September - December 2014

The goal of the Semester is to expose graduate students, visitors and faculty to a variety of research directions involving discrete geometrical structures, networks, and dynamics of such. In a nutshell, these directions can be summarized as:

The semester will consist of concentrated activities, including five mini-courses at graduate level, delivered by: I. Belykh, D. Burago, R. Connelly, L. Deville and M. Newman. The Semester will also include a workshop "Advances in Discrete Networks" in December 12-14, 2014.

OPENING LECTURE Sep 19, 2014 Professor Assaf Naor Princeton University Vertical versus horizontal Poincare inequalities
Lecture : Fri 3:30pm, 704 Thackeray Hall |
Sep 25 - Sep 26, 2014 Professor Mark Newman Department of Physics and Center for the Study of Complex Systems University of Michigan Epidemics, Erdos numbers, and the
Internet: The form and function of networks Lecture 1 : Th 10am, 104 Lawrence Hall Lecture 2 : Th 3pm, 11 Thaw Hall Lecture 3 : Fri 10am, 104 Lawrence Hall Lecture 4 : Fri 3:30pm, 704 Thackeray Hall |
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Oct 13 - Oct 17, 2014 Professor Robert Connelly Department of Mathematics Cornell University Basic rigidity in three flavors
Lecture 1 : Mon 3pm, 107 Lawrence Hall Lecture 2 : Tue 3pm, 106 Allen Hall Lecture 3 : Wed 3pm, G36 Bendum Hall Lecture 4 : Th 3pm, 11 Thaw Hall |
Oct 27 - Oct 28, 2014 Professor Dmitri Burago Department of Mathematics Penn State University Several mathematical stories around
discretization
in Geometry, Dynamics, and PDEs on manifolds Lecture 1: Mon 10am, Public Health A 522 Lecture 2: Mon 3pm, Public Health A 522 Lecture 3: Tue 10am, Benedum G27 Lecture 4: Tue 3pm, Allen 106 The book: A course in metric geometry |
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Nov 10 - Nov 14, 2014 Professor Lee Deville Department of Mathematics and Illinois Institute for Universal Biology University of Illinois at Urbana-Champaign Dynamical Systems defined on Networks:
Symmetry, Stability, and Stochasticity Lecture 1: Mon 3pm, 107 Lawrence Hall Lecture 2: Tue 3pm, 106 Allen Hall Lecture 3: Wed 3pm, G36 Bendum Hall Lecture 4: Th 3pm, 11 Thaw Hall Preparatory material: Paper 1 , Paper 2 |
Dec 8 - Dec 12, 2014 Professor Igor Belykh Department of Mathematics & Statistics Georgia State University Static and evolving dynamical networks: an interplay between the dynamics and graph topology Lecture 1: Mon 3pm, Benedum G30 Lecture 2: Tue 3pm, Benedum G30 Lecture 3: Wed 3pm, Benedum G30 Lecture 4: Th 3pm, Benedum G30 Preparatory material: Paper 1 , Paper 2 Paper 3 , Paper 4 , Paper 5 , Paper 6 |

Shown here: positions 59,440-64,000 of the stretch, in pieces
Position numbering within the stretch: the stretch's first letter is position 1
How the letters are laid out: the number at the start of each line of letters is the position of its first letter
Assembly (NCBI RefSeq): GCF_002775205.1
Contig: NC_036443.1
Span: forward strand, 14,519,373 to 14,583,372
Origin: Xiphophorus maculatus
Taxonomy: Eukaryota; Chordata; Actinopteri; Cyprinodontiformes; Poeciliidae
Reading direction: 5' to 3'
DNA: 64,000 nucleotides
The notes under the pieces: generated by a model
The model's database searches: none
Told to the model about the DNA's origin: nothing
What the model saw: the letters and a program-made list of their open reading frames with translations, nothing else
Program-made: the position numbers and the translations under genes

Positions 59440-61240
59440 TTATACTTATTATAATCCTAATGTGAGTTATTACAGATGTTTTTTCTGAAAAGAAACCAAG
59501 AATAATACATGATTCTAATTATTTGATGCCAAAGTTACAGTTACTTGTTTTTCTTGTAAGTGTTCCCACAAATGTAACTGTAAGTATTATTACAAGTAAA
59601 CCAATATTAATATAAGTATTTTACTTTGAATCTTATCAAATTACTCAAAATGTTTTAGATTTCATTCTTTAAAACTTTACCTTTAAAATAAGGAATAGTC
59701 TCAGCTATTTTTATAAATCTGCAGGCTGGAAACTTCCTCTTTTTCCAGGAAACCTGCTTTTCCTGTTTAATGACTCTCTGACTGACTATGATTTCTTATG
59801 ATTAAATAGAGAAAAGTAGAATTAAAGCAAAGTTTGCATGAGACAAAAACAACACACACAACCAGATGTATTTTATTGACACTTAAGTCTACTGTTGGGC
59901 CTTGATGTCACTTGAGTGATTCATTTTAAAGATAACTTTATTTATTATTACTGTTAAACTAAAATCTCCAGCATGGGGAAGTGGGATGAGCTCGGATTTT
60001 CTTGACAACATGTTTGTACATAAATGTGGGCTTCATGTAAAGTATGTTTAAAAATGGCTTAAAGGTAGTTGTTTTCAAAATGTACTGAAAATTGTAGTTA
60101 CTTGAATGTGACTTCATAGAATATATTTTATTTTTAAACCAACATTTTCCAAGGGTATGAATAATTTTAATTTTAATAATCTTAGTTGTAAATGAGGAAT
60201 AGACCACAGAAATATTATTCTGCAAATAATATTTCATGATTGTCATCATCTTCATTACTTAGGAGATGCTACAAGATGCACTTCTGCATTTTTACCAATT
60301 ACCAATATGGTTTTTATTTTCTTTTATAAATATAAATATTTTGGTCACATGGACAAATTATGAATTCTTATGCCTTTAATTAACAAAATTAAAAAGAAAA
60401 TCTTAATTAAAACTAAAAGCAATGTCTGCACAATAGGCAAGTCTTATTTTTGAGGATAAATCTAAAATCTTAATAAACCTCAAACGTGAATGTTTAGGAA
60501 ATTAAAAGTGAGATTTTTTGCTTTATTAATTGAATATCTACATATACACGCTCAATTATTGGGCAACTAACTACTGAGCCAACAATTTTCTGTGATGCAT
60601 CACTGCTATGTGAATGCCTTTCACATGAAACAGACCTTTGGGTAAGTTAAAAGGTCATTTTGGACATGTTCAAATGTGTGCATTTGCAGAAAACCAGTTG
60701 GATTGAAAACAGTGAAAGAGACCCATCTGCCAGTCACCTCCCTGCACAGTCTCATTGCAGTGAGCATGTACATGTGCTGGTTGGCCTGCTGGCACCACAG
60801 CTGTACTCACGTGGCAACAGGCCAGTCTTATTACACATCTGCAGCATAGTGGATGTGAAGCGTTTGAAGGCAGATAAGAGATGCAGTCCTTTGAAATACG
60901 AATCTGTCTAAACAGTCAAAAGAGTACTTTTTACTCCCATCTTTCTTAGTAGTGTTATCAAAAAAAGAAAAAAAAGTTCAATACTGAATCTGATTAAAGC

Funding for the Semester has been provided
by the
Mathematics Research Center at the University of
Pittsburgh .
The organizing committee consists of: Brent Doiron , Bard Ermentrout , Marta Lewicka and Jonathan Rubin . |
Poster: |
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The goal of the Semester is to expose graduate students, visitors and faculty to a variety of research directions involving discrete geometrical structures, networks, and dynamics of such. Recently, there has been a lot of interest in the morphogenesis (shape formation) of semi-rigid structures, particularly low-dimensional ones such as filaments, laminae and their assemblies, which arise routinely in biological systems and their artificial mimics. At the continuum level, differential growth in a body leads to residual strains that result in changes of its shape. Eventually, the growth patterns are expected to be, in turn, regulated by these strains, so that this principle might well be the basis for the physical self-organization of biological tissues. While such questions lie at the interface of biology, chemistry and physics, fundamentally they also have a deeply geometric and analytical character, and may be seen as a variation on a classical theme in differential geometry - that of embedding a shape with a given metric in a space of possibly different dimension. Similar questions can, naturally, also be posed on networks, via the discrete differential geometry approach.

Networks of nodes arise in other contexts where an intrinsic time-evolving activity pattern is associated with each node and communication between nodes influences the patterns that are generated. Biological examples include models of disease spread, in which nodes are members of a susceptible population and the dynamics of each node characterizes the evolution of any disease-related quantities that population member carries, and models of neuronal communication, where the membrane potential and concentrations of various ions associated with each neuron change over time and neurons communicate electrically or chemically based on certain connectivity patterns. In such applications, it is generally of interest to describe the relation between emergent dynamics of a distributed network, such as network-wide patterns of infection or action potential generation in the examples above, and the pattern of connections between network elements.

Finally, in the case of dynamic networks, the connections between dynamic nodes may themselves evolve. Certainly, contact networks of individuals in a society change over time, while at a more microscopic level, cellular networks change their interactions either to achieve a new state or to maintain an existing state (i.e., homeostasis); for example, learning in neural networks occurs through changes in synaptic connectivities or weights, known collectively as synaptic plasticity. The forward and inverse problems become more complicated on such dynamic networks. Here, it is also important to confront control questions, such as how to evolve a network to achieve a desired state, based on evolution laws prescribed by the setting in which the network arises.